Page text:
Price cuts ‘deeper and wider’
Retailers continued to cut prices last month, setting a new record for deflation. Overall shop prices reported deflation for the ninth consecutive month in January, accelerating to 1.0% from 0.8% in December, according to the British Retail Consortium-Nielsen Shop Price Index. This is the deepest level of deflation since the series began in December 2006.
Non-food reported annual deflation of 2.7% in January from 2.3% in December while food inflation slowed to 1.5% from 1.7% in December.
'Shop prices are falling at their fastest rate for seven years, a new record for our data. January is always a key month for sales and promotions but discounts have been deeper and more widespread than last year and we are seeing this trend continuing. Our figures show that there have been particularly good deals to be had in clothing, furniture and electrical items this month as retailers prepare for their new collections,' says Helen Dickinson, BRC director general.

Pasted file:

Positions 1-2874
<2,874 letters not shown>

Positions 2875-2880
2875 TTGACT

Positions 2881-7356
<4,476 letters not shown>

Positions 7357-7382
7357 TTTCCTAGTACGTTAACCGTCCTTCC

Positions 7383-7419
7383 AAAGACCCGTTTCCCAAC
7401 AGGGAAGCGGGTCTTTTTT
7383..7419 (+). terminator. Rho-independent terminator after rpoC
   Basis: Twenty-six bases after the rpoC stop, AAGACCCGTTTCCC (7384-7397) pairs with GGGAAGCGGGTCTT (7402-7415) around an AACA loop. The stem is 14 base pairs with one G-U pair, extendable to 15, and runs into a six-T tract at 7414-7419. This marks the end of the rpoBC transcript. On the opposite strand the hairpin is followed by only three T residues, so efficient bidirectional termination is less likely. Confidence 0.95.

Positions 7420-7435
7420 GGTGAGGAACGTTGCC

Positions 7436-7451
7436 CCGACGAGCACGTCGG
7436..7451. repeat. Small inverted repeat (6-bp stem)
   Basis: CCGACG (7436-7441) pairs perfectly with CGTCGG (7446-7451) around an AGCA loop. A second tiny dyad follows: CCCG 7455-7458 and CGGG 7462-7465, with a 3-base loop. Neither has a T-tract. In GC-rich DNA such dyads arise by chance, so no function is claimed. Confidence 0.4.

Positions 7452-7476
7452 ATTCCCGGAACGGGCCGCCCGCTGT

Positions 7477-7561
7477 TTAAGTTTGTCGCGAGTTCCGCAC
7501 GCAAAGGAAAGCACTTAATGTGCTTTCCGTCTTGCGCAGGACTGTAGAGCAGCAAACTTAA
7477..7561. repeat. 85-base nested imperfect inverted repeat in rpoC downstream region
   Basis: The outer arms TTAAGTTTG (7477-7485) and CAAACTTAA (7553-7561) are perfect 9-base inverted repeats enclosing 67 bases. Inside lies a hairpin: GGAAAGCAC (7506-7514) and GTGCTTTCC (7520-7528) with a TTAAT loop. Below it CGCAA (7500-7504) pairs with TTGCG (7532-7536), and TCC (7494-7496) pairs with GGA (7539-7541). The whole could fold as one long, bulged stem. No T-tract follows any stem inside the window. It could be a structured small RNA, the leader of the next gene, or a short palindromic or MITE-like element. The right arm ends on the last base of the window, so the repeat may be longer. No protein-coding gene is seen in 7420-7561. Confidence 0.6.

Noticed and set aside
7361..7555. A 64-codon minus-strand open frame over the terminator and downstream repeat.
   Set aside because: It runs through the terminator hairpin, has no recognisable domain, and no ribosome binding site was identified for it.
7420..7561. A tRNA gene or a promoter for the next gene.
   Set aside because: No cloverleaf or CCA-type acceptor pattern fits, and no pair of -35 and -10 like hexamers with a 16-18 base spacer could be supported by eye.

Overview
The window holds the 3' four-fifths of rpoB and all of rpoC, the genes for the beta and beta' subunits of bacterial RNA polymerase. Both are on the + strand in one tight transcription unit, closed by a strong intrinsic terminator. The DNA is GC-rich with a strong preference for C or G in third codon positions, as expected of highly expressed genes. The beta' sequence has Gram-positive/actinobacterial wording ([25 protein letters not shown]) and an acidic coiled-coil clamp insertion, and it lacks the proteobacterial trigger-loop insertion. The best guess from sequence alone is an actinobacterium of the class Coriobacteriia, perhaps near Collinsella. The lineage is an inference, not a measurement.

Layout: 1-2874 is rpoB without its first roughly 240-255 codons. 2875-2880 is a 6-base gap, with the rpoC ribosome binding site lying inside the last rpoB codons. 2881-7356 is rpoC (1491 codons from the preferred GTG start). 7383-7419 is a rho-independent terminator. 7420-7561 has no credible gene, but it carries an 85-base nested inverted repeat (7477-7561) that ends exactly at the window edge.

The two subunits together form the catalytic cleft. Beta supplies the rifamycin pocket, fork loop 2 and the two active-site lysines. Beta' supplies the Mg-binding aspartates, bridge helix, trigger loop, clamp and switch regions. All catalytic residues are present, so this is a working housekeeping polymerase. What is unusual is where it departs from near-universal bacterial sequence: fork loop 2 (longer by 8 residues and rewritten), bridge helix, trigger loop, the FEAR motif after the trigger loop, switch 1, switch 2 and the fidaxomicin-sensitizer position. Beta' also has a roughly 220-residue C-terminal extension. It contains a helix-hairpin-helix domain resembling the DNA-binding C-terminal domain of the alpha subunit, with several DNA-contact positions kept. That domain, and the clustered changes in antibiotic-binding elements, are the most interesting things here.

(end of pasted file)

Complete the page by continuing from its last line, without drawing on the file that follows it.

'Hard pressed families will also have benefitted from the lowest levels of food inflation in almost four years. Our food retailer members have managed to keep prices low again and with relatively stable commodity prices at the moment as well, and forecasts for commodities quite upbeat, we may continue to benefit from this for some time yet.'
Mike Watkins, Nielsen head of retailer and business insight says: 'The start of 2014 has seen a continuation of both slow retail growth particularly in food, and a continuation of slowing inflation. With the first few weeks of January a time when many households take stock of personal finances, the fall in shop price inflation will be a welcome boost for consumers.'